Use a thought journal. For students who struggle with talking out a lot, help them share their thoughts in a positive and more private way with a thought journal. They can write to you in their thought journal and have a spot for questions they want to look up later.
Incorporate brain breaks. A brain break is a short activity that helps “reset” the brain between academic tasks. Students with ADHD are often using up lots of brain power to pay attention, stay organized, manage their time, and use self-control in academic settings. Giving a quick brain break can help students feel refreshed and ready to start a new task.
Consider a digital homework log. If the student has a tablet or other electronic device, sometimes it helps to store homework there instead of on paper or a notebook that can get lost.
Teach about ADHD. Learners should know and own their individual strengths and weaknesses. Learning about their own ADHD can help kids understand the challenges in front of them and be more willing to use supports and strategies to help. It’s important to not teach ADHD as an excuse for poor choices. Instead, focus more on self-awareness and the idea that we can improve when we know what challenges we are dealing with.
Give time for organization throughout the day. When switching from one task to another, kids are going to need a little bit extra time to put materials away in the right spot and take out what else they need. Moving along too fast, without stopping to get organized, can cause kids to just shove papers away mindlessly in their desks or books. This, of course, reinforces negative behaviors for disorganization. One simple solution is just taking a few extra minutes between transitions to help your student get situated and ready to go for the next task.
Use a timer. Help kids learn to recognize and understand the importance of time management and pacing with a timer. You can say, “We have 20 minutes to work on our writing prompts. During that time, we’ll need to take out our writing journals, plan out ideas on paper, and write at least 2 paragraphs. I’m going to set the timer for 20 minutes.” Visual timers are actually the best because they show how much time is left before they go off!
Focus on confidence-building. Many students with ADHD struggle with low self-esteem. Sometimes, this is hidden by silly attention-seeking behaviors, but don’t let that fool you. A number of students with ADHD struggle in school socially, emotionally, and academically. You can teach skills for success and build confidence at the same time! Give the student a special job in class that only they are responsible for. Let the student teach the class about something they are an expert in. Have the student keep a list of all of their positive qualities and refer back to it when they need. These are just a few small examples that can build up over time.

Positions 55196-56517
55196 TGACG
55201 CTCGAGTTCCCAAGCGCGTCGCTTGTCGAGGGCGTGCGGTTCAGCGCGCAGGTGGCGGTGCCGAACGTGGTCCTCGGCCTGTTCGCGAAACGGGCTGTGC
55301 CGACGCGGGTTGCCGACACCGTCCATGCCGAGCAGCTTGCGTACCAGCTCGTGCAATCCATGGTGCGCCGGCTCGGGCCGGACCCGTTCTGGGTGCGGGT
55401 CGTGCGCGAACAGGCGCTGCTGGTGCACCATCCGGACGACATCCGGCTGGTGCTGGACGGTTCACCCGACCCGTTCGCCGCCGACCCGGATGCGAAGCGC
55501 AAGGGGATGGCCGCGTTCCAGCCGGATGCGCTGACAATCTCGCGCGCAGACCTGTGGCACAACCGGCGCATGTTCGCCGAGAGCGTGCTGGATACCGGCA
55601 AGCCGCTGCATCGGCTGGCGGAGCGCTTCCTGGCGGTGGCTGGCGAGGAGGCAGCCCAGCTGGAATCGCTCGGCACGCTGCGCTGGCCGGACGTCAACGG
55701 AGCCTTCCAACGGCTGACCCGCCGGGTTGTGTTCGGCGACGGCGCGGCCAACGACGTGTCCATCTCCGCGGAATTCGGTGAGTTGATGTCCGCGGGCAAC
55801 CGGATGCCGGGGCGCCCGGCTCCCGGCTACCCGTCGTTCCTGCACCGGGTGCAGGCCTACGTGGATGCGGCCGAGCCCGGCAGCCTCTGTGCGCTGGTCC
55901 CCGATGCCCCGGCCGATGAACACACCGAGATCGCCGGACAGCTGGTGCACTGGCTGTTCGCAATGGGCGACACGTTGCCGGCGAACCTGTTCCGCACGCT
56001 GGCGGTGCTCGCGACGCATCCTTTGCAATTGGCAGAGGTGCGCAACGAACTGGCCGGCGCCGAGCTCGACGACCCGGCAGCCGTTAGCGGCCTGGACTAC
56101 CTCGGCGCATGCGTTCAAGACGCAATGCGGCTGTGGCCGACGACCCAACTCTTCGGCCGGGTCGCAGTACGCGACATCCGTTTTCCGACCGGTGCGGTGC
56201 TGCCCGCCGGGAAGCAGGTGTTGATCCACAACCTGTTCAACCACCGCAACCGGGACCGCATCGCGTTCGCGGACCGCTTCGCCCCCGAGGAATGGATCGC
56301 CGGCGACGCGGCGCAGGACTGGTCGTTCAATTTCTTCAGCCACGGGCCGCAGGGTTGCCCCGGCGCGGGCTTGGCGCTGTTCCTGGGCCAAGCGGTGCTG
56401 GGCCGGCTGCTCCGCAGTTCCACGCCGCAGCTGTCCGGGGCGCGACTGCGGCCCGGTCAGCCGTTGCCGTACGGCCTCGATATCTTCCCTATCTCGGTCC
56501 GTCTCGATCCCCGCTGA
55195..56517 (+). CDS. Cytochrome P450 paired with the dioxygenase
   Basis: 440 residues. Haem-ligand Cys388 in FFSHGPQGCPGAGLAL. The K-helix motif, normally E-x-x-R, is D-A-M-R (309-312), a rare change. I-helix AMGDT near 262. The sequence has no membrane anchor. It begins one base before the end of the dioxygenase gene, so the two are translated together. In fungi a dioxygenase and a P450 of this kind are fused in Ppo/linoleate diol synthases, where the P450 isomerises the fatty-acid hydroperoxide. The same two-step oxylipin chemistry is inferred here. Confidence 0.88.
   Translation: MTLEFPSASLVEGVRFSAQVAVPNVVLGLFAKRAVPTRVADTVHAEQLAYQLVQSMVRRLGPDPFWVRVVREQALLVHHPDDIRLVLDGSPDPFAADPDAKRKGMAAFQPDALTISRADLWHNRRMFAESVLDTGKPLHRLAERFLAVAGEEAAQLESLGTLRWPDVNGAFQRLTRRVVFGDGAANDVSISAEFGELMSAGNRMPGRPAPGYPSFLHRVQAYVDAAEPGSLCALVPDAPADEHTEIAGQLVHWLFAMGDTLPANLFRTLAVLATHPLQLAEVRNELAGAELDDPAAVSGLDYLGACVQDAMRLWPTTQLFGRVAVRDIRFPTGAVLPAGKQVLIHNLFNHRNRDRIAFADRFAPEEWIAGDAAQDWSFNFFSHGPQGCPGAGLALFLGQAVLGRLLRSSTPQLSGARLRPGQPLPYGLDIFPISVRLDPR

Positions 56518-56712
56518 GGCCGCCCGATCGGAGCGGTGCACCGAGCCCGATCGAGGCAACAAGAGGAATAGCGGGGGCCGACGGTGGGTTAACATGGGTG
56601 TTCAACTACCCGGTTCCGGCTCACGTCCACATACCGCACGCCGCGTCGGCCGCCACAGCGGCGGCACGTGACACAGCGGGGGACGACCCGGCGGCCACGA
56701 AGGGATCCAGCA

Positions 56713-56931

Give time warnings. Help students improve their time management skills by giving warnings when 10 or 5 minutes of a lesson are left. You can even get in the habit of ringing a bell when there are 5 minutes left of a working period. This gives students a chance to plan, organize, and be ready to transition to what’s next.
Practice social skills. It’s no secret that kids with ADHD often struggle socially. If your student doesn’t have a strong foundation of social skills, teach them! You can put together a small social skills group that targets skills they need. If your time is really limited and this isn’t an option for you, talk to your school social worker or school counselor and see if it’s an option for them. I have social skills resources for younger kids and lessons for older kids, too. Sometimes, kids have the foundation of social skills and still don’t apply them, though. In this case, it’s important to remember that the skills need constant practice, discussion, and reinforcement. Add some social skills task cards to your morning meeting time or between transitions to discuss social situations and how students should behave.
Incorporate behavior plans. Some students truly benefit from a structured behavior incentive plan. This is especially helpful for kids who just can’t see far into the future. Students need to know after they finish these 3 (or any number) tasks, they will earn their free time. When you develop your behavior plans, it’s extremely important to do it WITH your student. They are, of course, the whole reason for the plan! Not only does it help create buy-in, but your learner can give valuable information about what they’d like to earn most and what they think they can do to earn that reward. Keep in mind that behavior plans are not a “set it and forget it” intervention. Students with ADHD can often get “bored” of the reward and you might need to change things up frequently to help the student achieve success.